The Coronavirus Pandemic Will Not Distract Israel’s Enemies from Seeking Its Destruction

Examining the various effects that COVID-19 might have on the Jewish state’s security, Efraim Inbar expresses his concerns about the logistical and economic strains the disease will likely put on the IDF. Militaries, moreover, depend on soldiers acting in unison in ways that are difficult to do while adhering to the social-distancing measures that can counteract the spread of contagion. As for the argument that Israel’s foes suffer from the epidemic as well, and may be less prepared to counter it—Inbar is not reassured:

The virus obviously does not affect enemy motivations to destroy the Jewish state. The proliferation of conspiracy theories holding Jews responsible for the coronavirus only intensifies such motivation. Poverty and sickness among Israel’s neighbors usually lead to the recruitment of desperate people for suicide bombings.

The assertion that the virus diverts enemy attention from the conflict with Israel and tempers the behavior of Israel’s enemies is, alas, wishful thinking; mainly of incorrigible optimists who have difficulty understanding the Middle Eastern mind. Iran continues its campaign to evict America from Iraq and its support of the Houthis in Yemen—despite the deadly results of the epidemic in Iran. Turkey continues its struggle to control Idlib. Its real constraint is Russian ambitions, not the coronavirus. Nor is there any evidence of moderation in Bashar al-Assad’s behavior.

National cohesion is a prerequisite for winning war, [however], and Israeli society is evincing outstanding national cohesion at present. Therefore, Israel has a decent chance at winning the war against the coronavirus.

Read more at Jerusalem Institute for Strategy and Security

More about: Bashar al-Assad, Coronavirus, IDF, Iran, Israeli Security

An Israeli Buffer Zone in the Gaza Strip Doesn’t Violate International Law

 The IDF announced on Thursday that it is safe for residents to return to some of the towns and villages near the Gaza Strip that have been abandoned since October 7. Yet on the same day, rocket sirens sounded in one of those communities, Kibbutz Mefalsim. To help ensure security in the area, Israel is considering the creation of a buffer zone within the Strip that would be closed to Palestinian civilians and buildings. The U.S. has indicated, however, that it would not look favorably on such a step.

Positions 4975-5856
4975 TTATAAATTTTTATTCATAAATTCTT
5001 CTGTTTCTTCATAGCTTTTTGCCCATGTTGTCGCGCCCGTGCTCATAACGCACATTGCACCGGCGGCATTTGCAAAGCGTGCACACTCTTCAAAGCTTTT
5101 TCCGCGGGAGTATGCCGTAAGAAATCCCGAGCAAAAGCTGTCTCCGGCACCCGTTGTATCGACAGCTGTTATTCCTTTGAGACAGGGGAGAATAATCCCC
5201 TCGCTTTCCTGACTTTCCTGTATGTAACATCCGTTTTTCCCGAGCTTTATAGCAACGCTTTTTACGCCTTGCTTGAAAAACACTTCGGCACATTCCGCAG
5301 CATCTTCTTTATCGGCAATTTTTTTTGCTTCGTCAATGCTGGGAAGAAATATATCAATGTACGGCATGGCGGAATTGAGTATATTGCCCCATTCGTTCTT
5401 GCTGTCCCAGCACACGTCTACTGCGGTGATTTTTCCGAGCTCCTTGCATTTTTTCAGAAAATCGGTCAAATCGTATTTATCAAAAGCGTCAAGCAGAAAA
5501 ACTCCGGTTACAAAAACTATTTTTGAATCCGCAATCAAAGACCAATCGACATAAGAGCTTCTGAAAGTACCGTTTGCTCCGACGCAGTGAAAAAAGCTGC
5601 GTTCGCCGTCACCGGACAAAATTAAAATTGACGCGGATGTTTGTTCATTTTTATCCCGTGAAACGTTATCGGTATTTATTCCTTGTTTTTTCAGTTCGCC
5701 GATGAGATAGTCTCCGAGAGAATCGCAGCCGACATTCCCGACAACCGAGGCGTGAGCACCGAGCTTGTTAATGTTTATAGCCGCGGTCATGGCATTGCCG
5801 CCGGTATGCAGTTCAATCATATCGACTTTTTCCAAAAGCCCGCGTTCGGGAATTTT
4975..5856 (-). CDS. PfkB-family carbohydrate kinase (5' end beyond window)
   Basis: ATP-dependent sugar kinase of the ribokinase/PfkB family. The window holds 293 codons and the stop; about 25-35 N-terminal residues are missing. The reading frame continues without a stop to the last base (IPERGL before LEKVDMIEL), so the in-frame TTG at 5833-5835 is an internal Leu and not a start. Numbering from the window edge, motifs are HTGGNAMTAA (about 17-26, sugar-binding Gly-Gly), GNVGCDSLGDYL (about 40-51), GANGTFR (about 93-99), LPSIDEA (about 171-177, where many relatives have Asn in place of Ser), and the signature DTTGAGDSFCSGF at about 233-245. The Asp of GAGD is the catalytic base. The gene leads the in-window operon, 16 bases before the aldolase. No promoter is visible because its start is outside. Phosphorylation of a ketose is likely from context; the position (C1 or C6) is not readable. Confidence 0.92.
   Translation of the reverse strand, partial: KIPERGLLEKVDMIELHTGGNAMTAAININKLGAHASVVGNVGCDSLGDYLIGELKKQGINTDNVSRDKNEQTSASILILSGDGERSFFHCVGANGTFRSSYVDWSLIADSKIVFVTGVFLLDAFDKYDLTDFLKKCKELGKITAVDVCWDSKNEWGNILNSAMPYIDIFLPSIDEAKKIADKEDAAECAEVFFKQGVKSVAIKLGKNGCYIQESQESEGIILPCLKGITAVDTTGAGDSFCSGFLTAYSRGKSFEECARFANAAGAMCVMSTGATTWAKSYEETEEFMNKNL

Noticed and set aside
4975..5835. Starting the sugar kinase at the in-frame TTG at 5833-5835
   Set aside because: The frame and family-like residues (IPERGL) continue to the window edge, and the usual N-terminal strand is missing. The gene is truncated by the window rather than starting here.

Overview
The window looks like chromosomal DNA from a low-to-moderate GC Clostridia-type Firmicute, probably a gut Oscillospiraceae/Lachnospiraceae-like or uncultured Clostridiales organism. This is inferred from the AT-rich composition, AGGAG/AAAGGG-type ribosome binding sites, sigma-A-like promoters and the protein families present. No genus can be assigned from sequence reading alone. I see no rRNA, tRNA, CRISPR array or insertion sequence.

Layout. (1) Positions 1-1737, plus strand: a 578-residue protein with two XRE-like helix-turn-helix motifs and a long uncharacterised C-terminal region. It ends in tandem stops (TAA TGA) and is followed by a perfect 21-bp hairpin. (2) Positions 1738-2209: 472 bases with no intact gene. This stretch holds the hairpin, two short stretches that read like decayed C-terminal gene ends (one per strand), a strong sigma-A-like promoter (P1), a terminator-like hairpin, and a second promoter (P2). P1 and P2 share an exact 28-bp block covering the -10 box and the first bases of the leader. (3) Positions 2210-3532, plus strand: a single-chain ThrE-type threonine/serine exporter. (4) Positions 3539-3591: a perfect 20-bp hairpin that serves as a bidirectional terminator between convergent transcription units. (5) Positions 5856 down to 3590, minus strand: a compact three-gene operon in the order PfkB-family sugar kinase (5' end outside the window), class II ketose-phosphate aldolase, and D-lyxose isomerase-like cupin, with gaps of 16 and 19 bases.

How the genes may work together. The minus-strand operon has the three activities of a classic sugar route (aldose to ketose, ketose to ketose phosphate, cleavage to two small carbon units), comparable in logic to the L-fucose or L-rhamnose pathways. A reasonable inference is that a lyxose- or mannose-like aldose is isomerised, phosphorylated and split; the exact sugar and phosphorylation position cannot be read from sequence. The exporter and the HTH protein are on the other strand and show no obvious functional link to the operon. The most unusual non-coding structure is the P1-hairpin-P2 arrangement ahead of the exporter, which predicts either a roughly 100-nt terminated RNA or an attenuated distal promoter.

Avraham Shalev explains why it’s necessary:

The creation of a security buffer along the Gaza-Israel border serves the purpose of destroying Hamas’s infrastructure and eliminating the threat to Israel. . . . Some Palestinian structures are practically on the border, and only several hundred yards away from Israeli communities such as Kfar Aza, Kerem Shalom, and Sderot. The Palestinian terrorists that carried out the murderous October 7 attacks crossed into Israel from many of these border-adjacent areas. Hamas officials have already vowed that “we will do this again and again. The al-Aqsa Flood [the October 7th massacre] is just the first time, and there will be a second, a third, a fourth.”

In 2018 and 2019, Hamas and Palestinian Islamic Jihad organized mass marches towards the Israeli border with the goal of breaking into Israel. Billed by Palestinians as “the Great March of Return,” its name reveals its purpose—invasion. Although the marches were supposedly non-violent, they featured largescale attacks on Israeli forces as well as arson and damage to Israeli agriculture and civilian communities. Moreover, the October 7 massacre was made possible by Hamas’s prepositioning military hardware along the border under false cover of civilian activity. The security perimeter is intended to prevent a reprise of these events.

Shalev goes on to dismantle the arguments put forth about why international law prohibits Israel from creating the buffer zone. He notes:

By way of comparison, following the defeat of Nazi Germany, France occupied the Saar [River Valley] directly until 1947 and then indirectly until reintegration with Germany in 1957, and the Allied occupation of Berlin continued until the reunification of Germany in 1990. The Allies maintained their occupation long after the fall of the Nazi regime, due to the threat of Soviet invasion and conquest of West Berlin, and by extension Western Europe.

Read more at Kohelet

More about: Gaza Strip, Gaza War 2023, International Law, Israeli Security